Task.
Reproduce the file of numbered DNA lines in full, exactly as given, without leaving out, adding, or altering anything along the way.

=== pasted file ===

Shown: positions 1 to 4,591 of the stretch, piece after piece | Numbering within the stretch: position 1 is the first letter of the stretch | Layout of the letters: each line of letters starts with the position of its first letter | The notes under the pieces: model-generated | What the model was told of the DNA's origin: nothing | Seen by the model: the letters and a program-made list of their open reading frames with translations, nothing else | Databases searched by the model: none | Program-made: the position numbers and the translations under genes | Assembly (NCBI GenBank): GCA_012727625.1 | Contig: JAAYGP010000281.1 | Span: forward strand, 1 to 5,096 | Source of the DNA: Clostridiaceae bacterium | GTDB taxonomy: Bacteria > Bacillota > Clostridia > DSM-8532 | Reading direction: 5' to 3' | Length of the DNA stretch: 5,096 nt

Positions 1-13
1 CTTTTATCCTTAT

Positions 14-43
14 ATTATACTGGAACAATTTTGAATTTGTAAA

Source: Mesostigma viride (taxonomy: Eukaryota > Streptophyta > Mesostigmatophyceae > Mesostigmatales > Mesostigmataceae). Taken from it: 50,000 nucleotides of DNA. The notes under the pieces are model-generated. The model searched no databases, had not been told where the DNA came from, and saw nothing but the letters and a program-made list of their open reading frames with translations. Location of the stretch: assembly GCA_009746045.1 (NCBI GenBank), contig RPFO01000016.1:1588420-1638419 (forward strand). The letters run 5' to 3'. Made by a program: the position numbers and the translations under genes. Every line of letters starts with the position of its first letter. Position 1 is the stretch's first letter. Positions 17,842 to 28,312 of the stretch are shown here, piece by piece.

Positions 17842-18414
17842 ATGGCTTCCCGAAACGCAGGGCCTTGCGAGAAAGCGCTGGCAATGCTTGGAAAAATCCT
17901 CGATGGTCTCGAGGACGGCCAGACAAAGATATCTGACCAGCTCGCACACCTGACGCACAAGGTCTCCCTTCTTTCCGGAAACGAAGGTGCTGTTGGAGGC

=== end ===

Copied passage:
Shown: positions 1 to 4,591 of the stretch, piece after piece | Numbering within the stretch: position 1 is the first letter of the stretch | Layout of the letters: each line of letters starts with the position of its first letter | The notes under the pieces: model-generated | What the model was told of the DNA's origin: nothing | Seen by the model: the letters and a program-made list of their open reading frames with translations, nothing else | Databases searched by the model: none | Program-made: the position numbers and the translations under genes | Assembly (NCBI GenBank): GCA_012727625.1 | Contig: JAAYGP010000281.1 | Span: forward strand, 1 to 5,096 | Source of the DNA: Clostridiaceae bacterium | GTDB taxonomy: Bacteria > Bacillota > Clostridia > DSM-8532 | Reading direction: 5' to 3' | Length of the DNA stretch: 5,096 nt

Positions 1-13
1 CTTTTATCCTTAT

Positions 14-43
14 ATTATACTGGAACAATTTTGAATTTGTAAA

Source: Mesostigma viride (taxonomy: Eukaryota > Streptophyta > Mesostigmatophyceae > Mesostigmatales > Mesostigmataceae). Taken from it: 50,000 nucleotides of DNA. The notes under the pieces are model-generated. The model searched no databases, had not been told where the DNA came from, and saw nothing but the letters and a program-made list of their open reading frames with translations. Location of the stretch: assembly GCA_009746045.1 (NCBI GenBank), contig RPFO01000016.1:1588420-1638419 (forward strand). The letters run 5' to 3'. Made by a program: the position numbers and the translations under genes. Every line of letters starts with the position of its first letter. Position 1 is the stretch's first letter. Positions 17,842 to 28,312 of the stretch are shown here, piece by piece.

Positions 17842-18414
17842 ATGGCTTCCCGAAACGCAGGGCCTTGCGAGAAAGCGCTGGCAATGCTTGGAAAAATCCT
17901 CGATGGTCTCGAGGACGGCCAGACAAAGATATCTGACCAGCTCGCACACCTGACGCACAAGGTCTCCCTTCTTTCCGGAAACGAAGGTGCTGTTGGAGGC